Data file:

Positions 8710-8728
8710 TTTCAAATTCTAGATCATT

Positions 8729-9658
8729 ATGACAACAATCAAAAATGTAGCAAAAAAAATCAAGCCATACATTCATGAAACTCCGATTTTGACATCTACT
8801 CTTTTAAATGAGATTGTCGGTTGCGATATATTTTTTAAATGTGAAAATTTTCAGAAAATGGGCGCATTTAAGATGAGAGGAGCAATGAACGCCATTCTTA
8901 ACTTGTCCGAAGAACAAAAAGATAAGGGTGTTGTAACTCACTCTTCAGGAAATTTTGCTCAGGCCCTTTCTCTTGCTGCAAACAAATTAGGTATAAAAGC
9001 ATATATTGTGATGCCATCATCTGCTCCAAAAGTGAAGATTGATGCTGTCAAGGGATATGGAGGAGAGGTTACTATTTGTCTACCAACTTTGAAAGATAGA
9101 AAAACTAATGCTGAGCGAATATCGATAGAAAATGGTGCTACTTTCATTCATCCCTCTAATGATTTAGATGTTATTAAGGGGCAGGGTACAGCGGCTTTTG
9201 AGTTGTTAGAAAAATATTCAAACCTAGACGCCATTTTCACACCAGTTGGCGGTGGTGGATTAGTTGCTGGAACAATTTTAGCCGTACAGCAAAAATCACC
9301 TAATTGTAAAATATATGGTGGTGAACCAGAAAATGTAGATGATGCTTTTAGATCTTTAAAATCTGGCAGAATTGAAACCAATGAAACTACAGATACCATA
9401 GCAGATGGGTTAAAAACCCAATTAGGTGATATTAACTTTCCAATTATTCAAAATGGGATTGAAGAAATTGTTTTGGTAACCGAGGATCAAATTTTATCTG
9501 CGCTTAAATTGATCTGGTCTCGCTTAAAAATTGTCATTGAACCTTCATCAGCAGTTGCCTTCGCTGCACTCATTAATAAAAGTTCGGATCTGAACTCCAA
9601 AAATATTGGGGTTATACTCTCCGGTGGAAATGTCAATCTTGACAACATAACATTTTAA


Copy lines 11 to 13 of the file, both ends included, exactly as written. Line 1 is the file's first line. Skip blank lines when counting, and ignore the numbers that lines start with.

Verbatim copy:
9401 GCAGATGGGTTAAAAACCCAATTAGGTGATATTAACTTTCCAATTATTCAAAATGGGATTGAAGAAATTGTTTTGGTAACCGAGGATCAAATTTTATCTG
9501 CGCTTAAATTGATCTGGTCTCGCTTAAAAATTGTCATTGAACCTTCATCAGCAGTTGCCTTCGCTGCACTCATTAATAAAAGTTCGGATCTGAACTCCAA
9601 AAATATTGGGGTTATACTCTCCGGTGGAAATGTCAATCTTGACAACATAACATTTTAA